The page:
Cultural Studies | Special Topics in Cultural Studies: Everyday Life and Cultural Studies
C701 | 29765 | Striphas

This graduate seminar is about everyday life as both problem and
possibility for cultural politics.  On the one hand, the humdrum
routines associated with everyday life—waking, bathing, working,
eating, consuming, playing, and resting every single day—may stifle
human creativity and foster complacency.  On the other hand, as Michel
de Certeau, Henri Lefebvre, and others affirm, these very same
routines also can be resources from which innovation might flow, to
the extent that they present opportunities for doing the same thing
all over again . . . but differently.  This course will address this
tension through four principal questions: what is everyday life? how
does everyday life enable and constrain social and political action?
in what ways has cultural studies engaged everyday life? and how might
it continue to do so in ways that resist the field’s becoming
intellectually and politically unimaginative—its becoming, in the
banal sense, everyday?

Roughly the first half to two-thirds of this seminar will be dedicated
to exploring specific theories and practices of everyday life.
Thereafter, we’ll investigate how the field of cultural studies can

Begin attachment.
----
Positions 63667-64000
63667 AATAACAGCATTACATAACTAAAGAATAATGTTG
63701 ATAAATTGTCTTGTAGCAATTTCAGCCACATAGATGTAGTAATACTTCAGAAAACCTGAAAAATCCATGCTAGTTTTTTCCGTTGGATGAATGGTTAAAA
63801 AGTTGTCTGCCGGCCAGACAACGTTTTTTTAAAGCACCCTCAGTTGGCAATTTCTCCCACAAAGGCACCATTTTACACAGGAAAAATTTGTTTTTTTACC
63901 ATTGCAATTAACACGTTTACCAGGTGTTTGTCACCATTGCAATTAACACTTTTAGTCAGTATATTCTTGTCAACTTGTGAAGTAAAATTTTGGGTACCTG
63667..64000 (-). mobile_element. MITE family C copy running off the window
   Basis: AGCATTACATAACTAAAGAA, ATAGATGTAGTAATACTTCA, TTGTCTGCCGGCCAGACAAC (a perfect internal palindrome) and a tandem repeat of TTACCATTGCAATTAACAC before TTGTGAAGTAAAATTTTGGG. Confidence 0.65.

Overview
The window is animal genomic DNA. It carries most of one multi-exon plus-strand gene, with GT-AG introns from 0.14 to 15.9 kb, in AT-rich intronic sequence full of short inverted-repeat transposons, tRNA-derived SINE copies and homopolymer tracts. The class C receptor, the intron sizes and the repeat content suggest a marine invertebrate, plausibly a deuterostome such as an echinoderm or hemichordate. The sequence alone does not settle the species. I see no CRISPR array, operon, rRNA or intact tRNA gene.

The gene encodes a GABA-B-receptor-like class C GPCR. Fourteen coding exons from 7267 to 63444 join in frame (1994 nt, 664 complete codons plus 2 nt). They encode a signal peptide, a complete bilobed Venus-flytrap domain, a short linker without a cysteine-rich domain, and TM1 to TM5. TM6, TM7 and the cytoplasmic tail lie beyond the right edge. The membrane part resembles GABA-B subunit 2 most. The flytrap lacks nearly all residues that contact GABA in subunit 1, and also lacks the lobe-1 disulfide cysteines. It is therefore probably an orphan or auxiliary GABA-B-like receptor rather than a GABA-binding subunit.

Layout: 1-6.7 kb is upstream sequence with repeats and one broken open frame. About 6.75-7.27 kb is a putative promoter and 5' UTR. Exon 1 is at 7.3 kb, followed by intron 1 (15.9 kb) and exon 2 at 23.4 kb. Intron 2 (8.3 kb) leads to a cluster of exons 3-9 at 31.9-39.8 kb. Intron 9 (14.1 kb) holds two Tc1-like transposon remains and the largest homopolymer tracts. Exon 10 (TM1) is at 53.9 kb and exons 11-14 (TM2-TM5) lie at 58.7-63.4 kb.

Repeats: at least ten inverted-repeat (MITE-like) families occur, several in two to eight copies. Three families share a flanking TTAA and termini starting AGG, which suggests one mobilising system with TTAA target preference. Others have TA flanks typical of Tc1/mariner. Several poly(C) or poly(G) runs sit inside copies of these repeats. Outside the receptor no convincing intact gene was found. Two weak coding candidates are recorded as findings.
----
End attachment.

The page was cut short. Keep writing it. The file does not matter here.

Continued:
find itself subjected to everyday life’s deadening routines.
Specifically, we’ll focus on everyday problems stemming from cultural
studies’ institutionalization and internationalization.  Our aim in
this course, ultimately, is to think through the conditions necessary
to reinvent the project of cultural studies for the 21st century—a
more imaginative, effective, and globally relevant cultural studies
which, with any luck, might help to reinvigorate everyday life as both
theoretical category and domain of human practice.

Books are likely to include: Michel de Certeau, The Practice of
Everyday Life, vol. I; Michael E. Gardiner, Critiques of Everyday
Life; Erving Goffman, The Presentation of Self in Everyday Life; Agnes
Heller, Everyday Life; Gary Hall, Digitize This Book!; Henri Lefebvre,
Critique of Everyday Life, vol. II; Henri Lefebvre, Rhythmanalysis;
Meaghan Morris, Identity Anecdotes: Translation and Media Culture; and
Kathleen Stewart, Ordinary Affects.

We also will read essays by Mikhail Bakhtin, Rita Felski, Melissa
Gregg, Lawrence Grossberg, Martin Heidegger, Michèle Mattelart,
Meaghan Morris, Naoki Sakai, Gregory J. Seigworth, Dorothy Smith,
Carolyn Steedman, and Raymond Williams, among possible others.